"We’ve done remarkably well in terms of producing live, healthy babies over the last 70 years, but, by the time children are leaving school, between 10% and 15% of them are in trouble emotionally or mentally, and (suffer from) things like obesity, eating disorders, anxiety and stress," he said, according to PA.
Professor Ashton said the state should step in to help "prevent the next generation being crippled by conditions such as anxiety, anorexia and obesity" through giving lessons.
Giving guidance to parents, he also added that to prevent children from turning to online porn, parents should talk to their children about sex at the breakfast table.
“We’ve still got the Victorian prudery legacy and if you don’t answer children’s questions openly when they’re small, to create the building blocks for more mature conversations later on, they won’t ask you things when they get to puberty,” he added.
Commenting on the issue, Siobhan Freegard, who founded the video parenting site Channel Mum said she believes the lessons are a "good idea".
"When it comes to parenting, love comes naturally but everything else has to be learned," she told The Huffington Post UK.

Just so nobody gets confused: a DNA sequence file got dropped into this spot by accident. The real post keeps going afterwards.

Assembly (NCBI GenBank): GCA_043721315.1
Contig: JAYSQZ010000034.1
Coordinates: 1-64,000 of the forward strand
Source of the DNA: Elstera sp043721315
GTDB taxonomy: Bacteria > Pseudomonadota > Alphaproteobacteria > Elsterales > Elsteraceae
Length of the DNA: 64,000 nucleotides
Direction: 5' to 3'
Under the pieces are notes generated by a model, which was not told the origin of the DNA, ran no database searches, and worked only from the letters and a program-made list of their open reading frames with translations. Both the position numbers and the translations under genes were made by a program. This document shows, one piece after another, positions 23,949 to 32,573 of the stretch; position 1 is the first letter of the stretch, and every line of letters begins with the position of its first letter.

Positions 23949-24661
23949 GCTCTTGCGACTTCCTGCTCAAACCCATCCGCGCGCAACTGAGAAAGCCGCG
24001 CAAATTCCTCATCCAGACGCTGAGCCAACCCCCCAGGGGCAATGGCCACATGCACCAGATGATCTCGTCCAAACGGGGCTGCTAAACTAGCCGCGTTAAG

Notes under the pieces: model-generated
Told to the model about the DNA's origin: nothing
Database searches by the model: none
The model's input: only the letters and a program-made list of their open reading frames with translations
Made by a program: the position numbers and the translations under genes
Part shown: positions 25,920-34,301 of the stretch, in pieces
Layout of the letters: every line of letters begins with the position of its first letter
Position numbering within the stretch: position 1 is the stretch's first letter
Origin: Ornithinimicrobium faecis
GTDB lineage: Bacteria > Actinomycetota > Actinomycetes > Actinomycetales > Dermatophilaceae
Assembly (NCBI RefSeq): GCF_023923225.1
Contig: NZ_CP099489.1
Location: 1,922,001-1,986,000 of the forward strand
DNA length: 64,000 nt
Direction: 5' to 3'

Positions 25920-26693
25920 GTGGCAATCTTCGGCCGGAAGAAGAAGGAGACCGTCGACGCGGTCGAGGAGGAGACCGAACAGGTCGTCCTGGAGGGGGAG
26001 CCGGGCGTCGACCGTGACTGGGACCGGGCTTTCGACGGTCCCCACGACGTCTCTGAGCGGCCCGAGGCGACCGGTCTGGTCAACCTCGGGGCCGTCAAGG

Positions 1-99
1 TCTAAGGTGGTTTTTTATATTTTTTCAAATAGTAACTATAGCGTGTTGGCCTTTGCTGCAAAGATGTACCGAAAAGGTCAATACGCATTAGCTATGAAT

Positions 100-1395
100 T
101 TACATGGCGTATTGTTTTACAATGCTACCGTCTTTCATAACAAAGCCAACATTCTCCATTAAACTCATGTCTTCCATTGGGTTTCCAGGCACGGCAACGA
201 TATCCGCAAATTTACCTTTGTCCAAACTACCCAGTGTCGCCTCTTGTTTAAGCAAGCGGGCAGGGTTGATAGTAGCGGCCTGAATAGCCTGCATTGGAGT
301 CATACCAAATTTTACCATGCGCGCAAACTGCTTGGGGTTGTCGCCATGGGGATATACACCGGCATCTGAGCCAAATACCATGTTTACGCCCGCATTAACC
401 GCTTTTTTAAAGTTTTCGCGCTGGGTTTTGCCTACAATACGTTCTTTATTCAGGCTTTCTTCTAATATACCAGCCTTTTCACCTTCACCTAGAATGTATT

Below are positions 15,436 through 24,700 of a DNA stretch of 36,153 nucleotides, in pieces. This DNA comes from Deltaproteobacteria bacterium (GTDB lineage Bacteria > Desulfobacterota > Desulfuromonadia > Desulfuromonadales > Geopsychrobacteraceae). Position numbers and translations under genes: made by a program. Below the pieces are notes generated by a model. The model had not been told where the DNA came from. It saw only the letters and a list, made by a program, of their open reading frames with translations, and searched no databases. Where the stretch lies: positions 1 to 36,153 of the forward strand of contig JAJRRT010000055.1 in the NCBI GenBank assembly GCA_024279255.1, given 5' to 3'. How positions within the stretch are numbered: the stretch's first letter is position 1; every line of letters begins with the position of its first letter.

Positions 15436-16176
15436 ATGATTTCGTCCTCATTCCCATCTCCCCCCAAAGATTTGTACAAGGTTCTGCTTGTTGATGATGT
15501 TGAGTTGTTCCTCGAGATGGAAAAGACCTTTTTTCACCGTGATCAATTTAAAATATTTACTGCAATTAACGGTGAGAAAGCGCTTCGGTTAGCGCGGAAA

"We have lessons in life for everything essential from reading and writing to driving a car - but caring for a child is far more important."
However, Freegard did point out it was "questionable" whether the Government is the right organisation to deliver them.
"Parents don’t like interference from the ‘nanny state’ and state intervention can often feel negative rather than positive," she added.
"They have the local knowledge to know what’s needed in individual areas around the UK and also to tackle issues as they arise nationally.
"Parents don’t need to be treated as children themselves, but they will benefit from friendly and positive guidance to get the most important job of their lives right."